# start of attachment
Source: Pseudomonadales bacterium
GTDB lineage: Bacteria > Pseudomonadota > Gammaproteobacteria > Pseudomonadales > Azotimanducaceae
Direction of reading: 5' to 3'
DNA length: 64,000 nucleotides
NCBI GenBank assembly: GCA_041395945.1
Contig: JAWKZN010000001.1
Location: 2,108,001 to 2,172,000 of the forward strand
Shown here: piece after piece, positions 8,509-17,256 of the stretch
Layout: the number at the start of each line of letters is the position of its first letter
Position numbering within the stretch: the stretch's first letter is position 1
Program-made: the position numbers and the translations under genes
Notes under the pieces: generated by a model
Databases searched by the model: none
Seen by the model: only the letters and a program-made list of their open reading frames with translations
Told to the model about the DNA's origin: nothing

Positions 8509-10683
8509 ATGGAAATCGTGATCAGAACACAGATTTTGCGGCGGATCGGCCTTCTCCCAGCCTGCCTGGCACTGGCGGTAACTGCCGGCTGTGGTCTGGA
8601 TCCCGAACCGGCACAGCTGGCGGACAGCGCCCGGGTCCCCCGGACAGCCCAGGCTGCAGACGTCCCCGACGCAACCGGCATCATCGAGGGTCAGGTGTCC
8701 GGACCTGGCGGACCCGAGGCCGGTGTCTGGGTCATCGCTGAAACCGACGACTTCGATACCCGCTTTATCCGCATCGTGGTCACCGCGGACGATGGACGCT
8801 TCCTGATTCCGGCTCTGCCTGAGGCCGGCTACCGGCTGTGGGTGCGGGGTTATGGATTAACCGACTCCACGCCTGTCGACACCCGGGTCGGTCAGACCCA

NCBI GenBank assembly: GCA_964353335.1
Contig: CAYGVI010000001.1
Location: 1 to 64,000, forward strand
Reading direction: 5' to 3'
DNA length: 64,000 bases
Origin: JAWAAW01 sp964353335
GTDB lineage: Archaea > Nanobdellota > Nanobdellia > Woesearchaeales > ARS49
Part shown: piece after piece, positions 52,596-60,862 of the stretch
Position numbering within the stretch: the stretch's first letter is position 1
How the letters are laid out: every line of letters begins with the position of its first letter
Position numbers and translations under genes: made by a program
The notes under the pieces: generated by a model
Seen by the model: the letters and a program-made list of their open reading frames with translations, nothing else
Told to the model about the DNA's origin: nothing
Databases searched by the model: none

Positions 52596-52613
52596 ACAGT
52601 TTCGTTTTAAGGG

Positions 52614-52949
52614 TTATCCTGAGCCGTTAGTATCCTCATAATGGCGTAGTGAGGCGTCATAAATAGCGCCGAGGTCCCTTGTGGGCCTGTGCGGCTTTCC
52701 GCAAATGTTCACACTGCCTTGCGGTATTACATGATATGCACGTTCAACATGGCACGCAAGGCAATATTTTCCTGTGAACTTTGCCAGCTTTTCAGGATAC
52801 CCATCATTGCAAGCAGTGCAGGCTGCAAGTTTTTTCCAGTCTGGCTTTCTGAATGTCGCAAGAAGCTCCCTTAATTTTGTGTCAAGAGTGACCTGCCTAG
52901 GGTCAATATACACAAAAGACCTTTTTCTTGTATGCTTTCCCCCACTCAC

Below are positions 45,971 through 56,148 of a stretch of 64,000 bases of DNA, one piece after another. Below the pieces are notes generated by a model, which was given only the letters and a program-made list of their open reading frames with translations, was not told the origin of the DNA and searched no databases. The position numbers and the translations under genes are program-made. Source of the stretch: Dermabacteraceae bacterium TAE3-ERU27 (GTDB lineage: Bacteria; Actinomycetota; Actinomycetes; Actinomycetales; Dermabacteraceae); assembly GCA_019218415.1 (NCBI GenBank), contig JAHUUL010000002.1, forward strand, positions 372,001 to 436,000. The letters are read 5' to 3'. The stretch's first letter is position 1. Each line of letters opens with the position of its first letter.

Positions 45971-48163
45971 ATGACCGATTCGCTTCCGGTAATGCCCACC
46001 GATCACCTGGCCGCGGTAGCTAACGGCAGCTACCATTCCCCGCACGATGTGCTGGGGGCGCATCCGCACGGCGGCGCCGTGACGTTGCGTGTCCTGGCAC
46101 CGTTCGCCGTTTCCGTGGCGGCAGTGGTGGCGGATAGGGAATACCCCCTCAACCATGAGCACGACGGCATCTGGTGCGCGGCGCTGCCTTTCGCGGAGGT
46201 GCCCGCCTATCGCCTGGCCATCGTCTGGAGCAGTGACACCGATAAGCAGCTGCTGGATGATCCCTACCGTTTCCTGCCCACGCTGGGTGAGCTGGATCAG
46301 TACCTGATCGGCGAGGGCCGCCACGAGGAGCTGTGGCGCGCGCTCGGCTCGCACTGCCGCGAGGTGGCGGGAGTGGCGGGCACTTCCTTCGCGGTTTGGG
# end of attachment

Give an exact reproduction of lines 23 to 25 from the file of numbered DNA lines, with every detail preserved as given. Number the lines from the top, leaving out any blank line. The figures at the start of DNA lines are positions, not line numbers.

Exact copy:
Location: 1 to 64,000, forward strand
Reading direction: 5' to 3'
DNA length: 64,000 bases